Juries, final exams, and final projects await as our school year in exile draws to a close.
As a freshman, I had looked forward to facing these new rites together with my friends down the hall. Instead, we have dispersed thousands of miles apart but are still tied together electronically.
Although it will never be the same, I am slowly getting used to distance learning and attempting to find new ways to adjust.
To prepare for my juries, I sent daily recordings of my required repertoire to my teacher for a week before they were actually due. My teacher then gave feedback, which I utilized for the next day's videos. I spent much time listening to recordings of myself and replaying and recording over and over again. Initially, I would restart my recording as soon as I played something I was unsatisfied with. Of course, this was very tiring and resulted in very few complete recordings. Ultimately, I found giving myself a limit of how many times I allowed myself to record was a quite useful psychological ploy. I played through entirely more often, and upon review, I found that the recordings turned out much better than how I had thought at the time. When the time came to make the real recordings, I felt much more confident and aware of the strong and weak points of my playing throughout each of the contrasting pieces.
In my classes, my teachers assigned final projects, presentations, and even composition requirements that pushed me to think outside of my comfort zones.
Our final project for our music theory class was to write a composition in the late 19th-century style. Some of the essential techniques required for the piece were tonal and enharmonic ambiguity, modal mixture, and chromatic sequences. This was, by far, the most challenging and consuming project I’ve taken on in a very long time. I repeatedly experimented with motifs, scribbling them down on any spare writable surface only to abandon them later in a furious rage. After many long sleepless nights ruminating, I found myself again spinning my wheels struggling to get started. It turns out that a significant hurdle for me was to force myself to write just about anything to start even if I wasn’t happy with it. Finally, once I had the first draft, I was able to eventually refine it to get a composition that I was pleased with. I still cringe every time I think back on it. Still, it didn’t register in my mind that I was wasting copious amounts of time in pursuit of perfect from the very beginning. There is much wisdom in the proverb, “A journey of a thousand miles begins with a single step.”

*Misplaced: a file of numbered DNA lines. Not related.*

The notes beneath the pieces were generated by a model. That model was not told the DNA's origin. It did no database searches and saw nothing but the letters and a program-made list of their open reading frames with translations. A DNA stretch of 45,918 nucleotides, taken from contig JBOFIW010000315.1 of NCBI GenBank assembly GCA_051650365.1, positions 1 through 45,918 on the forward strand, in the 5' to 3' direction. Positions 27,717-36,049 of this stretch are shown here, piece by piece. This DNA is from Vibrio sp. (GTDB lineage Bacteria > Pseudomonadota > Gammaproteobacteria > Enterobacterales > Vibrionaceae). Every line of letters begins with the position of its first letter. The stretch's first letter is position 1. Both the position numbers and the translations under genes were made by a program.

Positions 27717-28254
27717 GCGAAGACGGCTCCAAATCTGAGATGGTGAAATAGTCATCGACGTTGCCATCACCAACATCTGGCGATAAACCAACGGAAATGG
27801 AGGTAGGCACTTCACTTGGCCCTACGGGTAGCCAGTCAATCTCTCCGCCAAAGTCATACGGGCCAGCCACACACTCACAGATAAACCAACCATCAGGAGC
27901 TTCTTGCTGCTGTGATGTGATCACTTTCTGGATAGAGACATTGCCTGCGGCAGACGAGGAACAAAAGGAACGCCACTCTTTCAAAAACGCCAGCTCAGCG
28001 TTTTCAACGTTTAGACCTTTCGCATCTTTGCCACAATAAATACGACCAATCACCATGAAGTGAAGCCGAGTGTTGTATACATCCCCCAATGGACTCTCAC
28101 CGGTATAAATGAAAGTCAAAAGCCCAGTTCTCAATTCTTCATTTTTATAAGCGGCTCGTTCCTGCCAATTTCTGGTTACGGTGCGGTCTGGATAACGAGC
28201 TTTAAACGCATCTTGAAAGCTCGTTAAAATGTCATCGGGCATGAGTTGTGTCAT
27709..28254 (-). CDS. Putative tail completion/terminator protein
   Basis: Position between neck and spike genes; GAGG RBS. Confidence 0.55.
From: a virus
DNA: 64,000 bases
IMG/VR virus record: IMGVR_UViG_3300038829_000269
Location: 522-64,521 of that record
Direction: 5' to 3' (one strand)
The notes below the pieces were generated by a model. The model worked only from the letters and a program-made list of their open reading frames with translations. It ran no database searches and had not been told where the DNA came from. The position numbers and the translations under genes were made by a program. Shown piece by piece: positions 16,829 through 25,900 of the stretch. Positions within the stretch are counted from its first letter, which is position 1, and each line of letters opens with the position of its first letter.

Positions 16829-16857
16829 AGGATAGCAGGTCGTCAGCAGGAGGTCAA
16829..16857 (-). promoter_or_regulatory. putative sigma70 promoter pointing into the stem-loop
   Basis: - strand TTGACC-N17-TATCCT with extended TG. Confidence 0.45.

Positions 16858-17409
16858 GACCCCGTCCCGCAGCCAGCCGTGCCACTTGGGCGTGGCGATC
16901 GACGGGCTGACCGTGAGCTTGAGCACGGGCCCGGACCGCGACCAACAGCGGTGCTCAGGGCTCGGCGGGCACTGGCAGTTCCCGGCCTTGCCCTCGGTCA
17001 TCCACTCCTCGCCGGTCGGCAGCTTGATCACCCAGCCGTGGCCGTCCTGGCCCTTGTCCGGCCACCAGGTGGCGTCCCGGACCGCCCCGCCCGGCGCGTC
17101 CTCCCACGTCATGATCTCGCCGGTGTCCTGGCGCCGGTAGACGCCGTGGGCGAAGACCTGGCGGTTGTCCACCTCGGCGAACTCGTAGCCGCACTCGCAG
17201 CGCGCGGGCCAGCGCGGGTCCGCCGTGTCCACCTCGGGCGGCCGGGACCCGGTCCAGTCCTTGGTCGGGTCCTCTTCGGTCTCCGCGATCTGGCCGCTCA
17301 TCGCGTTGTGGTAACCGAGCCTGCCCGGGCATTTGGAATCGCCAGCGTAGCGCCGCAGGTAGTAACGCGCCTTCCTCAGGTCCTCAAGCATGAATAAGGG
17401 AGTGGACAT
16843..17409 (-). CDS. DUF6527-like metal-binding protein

- Even though I am a violinist, I thought it would be fun to write something for the piano. I didn't realize that our class compositions were to be performed on Zoom. I am nervously excited about this. This composition has helped me to discover and develop new facets of my creativity. It has been stimulating and fun. I had imagined doing these things well before.
I am grateful for the final projects and juries. They have been an opportunity to put my all into something that I am genuinely passionate about. I miss Juilliard very much and am well aware that distance learning is not ideal. But I am still learning and growing.